So perhaps the solution to the original problem of risk and trust is to set up a green-field operation with a new brand, which provides the opportunity to build trust, and new scalable technology, which will not impact that well-oiled legacy machine?

Finally, to finish off a mammoth blog for the weekend, just a quick thought around the subject of nanotubes (http://en.wikipedia.org/wiki/Carbon_nanotube), which Eric threw into the mix for the last 10 minutes of the session.

Nanotubes are extremely thin (less than a hair) but incredibly strong - an example of new quantum technology that will potentially lead to being able to "build" anything from its atomic constituents and thus change our way of life.

So, picking up on this train of thought (maybe a bit laterally), Banking really hasn't changed must in the past 30 years and is grappling and struggling with changes now... perhaps the industry should just resign itself to the fact that Gene Roddenberry (http://en.wikipedia.org/wiki/Gene_Roddenberry) was right and stop trying to adapt...

In 30 years time, technology will have created a world without money, payments and supply chains - we will all just need replicator rations!

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Comments: (1)

A Finextra member
A Finextra member 28 November, 2007, 20:40Be the first to give this comment the thumbs up 0 likes

There are a couple problems I see for banks trying to get into supply-chain-finance.  First is their stove pipes, and second I don't think they really understand the risk involved.

I don't know what can be done about their stove pipes.  Cross-selling has always been a problem for big financial institutions because they can never agree who controls the customer, who gets credit for sales, and because there is some overlap in the products different bank units offer customers there's a reluctance to involve another vertical line of business if the referring line-of-business risks losing future income.

But more importantly, too many banks still think they're making loans to suppliers.  Face it, loans is what banks have been doing with their legacy software and legacy think for a long long time.  Probably since before there was software to become legacy.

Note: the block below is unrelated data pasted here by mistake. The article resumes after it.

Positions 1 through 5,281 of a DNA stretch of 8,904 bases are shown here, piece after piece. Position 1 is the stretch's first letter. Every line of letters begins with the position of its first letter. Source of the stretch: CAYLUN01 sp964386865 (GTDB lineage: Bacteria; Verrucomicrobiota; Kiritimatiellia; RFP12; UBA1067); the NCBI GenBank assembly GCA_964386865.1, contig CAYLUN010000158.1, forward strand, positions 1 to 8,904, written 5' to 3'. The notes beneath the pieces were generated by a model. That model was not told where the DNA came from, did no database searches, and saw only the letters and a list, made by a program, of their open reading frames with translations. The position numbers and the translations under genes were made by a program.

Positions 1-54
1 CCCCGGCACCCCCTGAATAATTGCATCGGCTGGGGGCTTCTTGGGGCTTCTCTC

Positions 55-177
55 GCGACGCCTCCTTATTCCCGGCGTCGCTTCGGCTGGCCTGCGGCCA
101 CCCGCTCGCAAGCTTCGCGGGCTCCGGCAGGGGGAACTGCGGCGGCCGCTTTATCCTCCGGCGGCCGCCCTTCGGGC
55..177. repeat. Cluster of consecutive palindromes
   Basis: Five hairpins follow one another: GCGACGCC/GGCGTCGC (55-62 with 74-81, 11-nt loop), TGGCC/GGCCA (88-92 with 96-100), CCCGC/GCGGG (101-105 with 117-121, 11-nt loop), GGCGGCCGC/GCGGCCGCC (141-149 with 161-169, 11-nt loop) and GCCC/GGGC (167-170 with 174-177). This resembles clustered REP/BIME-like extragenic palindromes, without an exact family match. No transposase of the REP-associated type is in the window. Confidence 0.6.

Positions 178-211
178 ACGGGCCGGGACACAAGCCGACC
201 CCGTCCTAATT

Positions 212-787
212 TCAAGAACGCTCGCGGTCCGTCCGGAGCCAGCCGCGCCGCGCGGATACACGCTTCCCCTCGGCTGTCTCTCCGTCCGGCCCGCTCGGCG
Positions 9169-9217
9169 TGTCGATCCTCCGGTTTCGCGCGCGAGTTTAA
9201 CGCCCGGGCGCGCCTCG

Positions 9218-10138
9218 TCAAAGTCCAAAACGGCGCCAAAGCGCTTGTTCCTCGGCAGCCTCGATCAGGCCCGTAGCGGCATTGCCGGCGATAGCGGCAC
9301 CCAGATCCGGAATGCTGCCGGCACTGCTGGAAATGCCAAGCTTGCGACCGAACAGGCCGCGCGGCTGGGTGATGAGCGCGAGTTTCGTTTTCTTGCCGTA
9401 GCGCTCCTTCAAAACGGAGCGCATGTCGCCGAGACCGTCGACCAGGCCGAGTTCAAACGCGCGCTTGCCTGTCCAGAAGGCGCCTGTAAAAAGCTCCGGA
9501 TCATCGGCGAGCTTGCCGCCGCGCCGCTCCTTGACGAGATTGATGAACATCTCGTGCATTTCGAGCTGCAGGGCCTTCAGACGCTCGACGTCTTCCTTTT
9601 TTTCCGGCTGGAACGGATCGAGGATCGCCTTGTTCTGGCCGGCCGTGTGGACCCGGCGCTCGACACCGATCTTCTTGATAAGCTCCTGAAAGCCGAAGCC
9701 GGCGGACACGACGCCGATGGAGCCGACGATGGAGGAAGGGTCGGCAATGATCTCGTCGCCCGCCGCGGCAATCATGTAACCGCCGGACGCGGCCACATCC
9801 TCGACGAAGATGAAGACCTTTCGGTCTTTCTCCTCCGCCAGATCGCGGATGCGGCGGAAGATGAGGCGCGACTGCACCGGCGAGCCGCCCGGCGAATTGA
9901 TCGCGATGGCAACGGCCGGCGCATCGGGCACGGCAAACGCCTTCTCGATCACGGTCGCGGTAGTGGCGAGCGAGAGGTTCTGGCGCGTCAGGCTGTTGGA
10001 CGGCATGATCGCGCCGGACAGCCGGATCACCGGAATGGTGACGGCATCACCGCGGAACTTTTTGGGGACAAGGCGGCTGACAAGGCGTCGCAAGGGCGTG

After fraud--which is more often than not perpetrated by bank officers themselves--the biggest risk is obligor payment risk.  The probability of any item being paid relies more heavily on the obligor than the supplier.  Face it, if the obligor doesn't pay the supplier the latter can threaten to shut-down a manufacturing line--which is a pretty big stick.

Yet still, too many financial institutions exploring this space ask suppliers for more information to finance $500,000 worth of trade payables than a mortgage bank would ask me for to buy a $500,000 home.  Sure, they can limit their products to investment-grade obligors and suppliers but anyone can do that.  And investment-grade suppliers have more financing options already so the market isn't as big as it is with non-investment-grade suppliers.

I'm pretty confident that the first FI to understand they're not making loans to suppliers but are instead financing a gap between obligation and remittence and basis its financing cost on a buyer's credit and payment history rather than the suppliers could own the space. 

Alan Goodrich

Alan Goodrich

Regional Sales Manager

ERI

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This post is from a series of posts in the group:

Financial Supply Chain

In the world of international trade, the process of exchanging payments, information and documents between buyers, sellers, banks, and other involved parties is becoming increasingly important for financial institutions. This community aims at presenting views and innovative ideas related to this financial supply chain space.